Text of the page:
In the lead-up to the state budget, all across Western Australia, communities are making financial demands on the McGowan Government.
From small towns suffering from the axing of residential colleges, to the closure of small health services (such as the Peel Mobile Health Service), people are demanding answers.
But the government does have a simple answer.
The state budget is in a mess. It is labouring under record debt, massive deficits and – just like an out-of-control family budget – more money is going out the door than coming in.
The excuse for just about everything is “there’s just no money”.
This is the context in which our community is asking for more resources at our public hospital, the Peel Health Campus.
But this week, the state government found itself with an unexpected windfall.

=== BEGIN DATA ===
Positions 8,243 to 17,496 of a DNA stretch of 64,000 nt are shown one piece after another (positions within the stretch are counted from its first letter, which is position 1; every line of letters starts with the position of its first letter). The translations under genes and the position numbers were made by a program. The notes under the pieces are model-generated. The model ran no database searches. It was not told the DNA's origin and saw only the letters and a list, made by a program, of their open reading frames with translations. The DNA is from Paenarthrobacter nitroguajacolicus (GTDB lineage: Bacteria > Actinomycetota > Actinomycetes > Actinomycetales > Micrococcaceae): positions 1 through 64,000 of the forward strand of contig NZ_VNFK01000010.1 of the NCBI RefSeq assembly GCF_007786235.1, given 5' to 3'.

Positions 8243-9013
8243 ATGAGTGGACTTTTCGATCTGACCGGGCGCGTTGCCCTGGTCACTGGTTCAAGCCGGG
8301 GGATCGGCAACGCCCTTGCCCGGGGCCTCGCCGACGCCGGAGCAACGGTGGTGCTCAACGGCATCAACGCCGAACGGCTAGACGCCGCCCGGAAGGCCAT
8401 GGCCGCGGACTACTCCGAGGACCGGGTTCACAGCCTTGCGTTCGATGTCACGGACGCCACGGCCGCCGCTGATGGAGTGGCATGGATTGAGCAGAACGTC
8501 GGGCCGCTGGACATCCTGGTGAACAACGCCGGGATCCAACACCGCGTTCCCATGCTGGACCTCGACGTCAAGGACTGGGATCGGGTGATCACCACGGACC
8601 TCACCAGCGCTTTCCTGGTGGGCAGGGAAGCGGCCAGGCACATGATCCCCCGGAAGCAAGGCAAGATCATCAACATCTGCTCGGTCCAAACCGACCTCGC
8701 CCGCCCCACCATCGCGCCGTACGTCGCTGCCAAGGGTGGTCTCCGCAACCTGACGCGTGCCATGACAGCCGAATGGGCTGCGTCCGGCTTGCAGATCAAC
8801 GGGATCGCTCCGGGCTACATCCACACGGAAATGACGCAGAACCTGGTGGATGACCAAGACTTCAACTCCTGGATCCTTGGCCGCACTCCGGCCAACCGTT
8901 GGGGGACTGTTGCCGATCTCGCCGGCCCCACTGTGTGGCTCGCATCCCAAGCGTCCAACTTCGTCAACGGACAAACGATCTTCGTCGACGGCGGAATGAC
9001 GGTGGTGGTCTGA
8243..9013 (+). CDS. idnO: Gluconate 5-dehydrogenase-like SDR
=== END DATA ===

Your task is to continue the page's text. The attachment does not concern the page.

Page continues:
Every year, the GST revenue hauled into federal coffers to carved up and handed out to the states.
This financial year, WA received 34.4 cents for every dollar we paid in GST. In the next financial year, we’ll be handed back 47.3 cents.
That’s an increase of about a billion dollars. Not exactly small change.
Although the government had planned for an increase in GST revenue, the exact amount is about $150 million more than expected.
When looking for where to spend that cash, it should be on Mandurah health.
It should be spent on out hospital. It should be spent on an upgrade of our region’s health services and facilities.
In 2012, the former operators of Peel Health Campus proposed a $75 million upgrade to the hospital.
This would have included a significant expansion of the Emergency Department (from 23 to 40 treatment bays), 33 new public beds, two new operating theatres and expanded parking.
But the proposal went nowhere.
The government now has the opportunity to do something and it has the money to do it. Even after it attempts to meet all of its election commitments, especially the multi-billion-dollar Perth Metronet public transport project.
The key target for this extra money should be our Peel hospital.
We only have to wait until the May budget to see if the government has listened.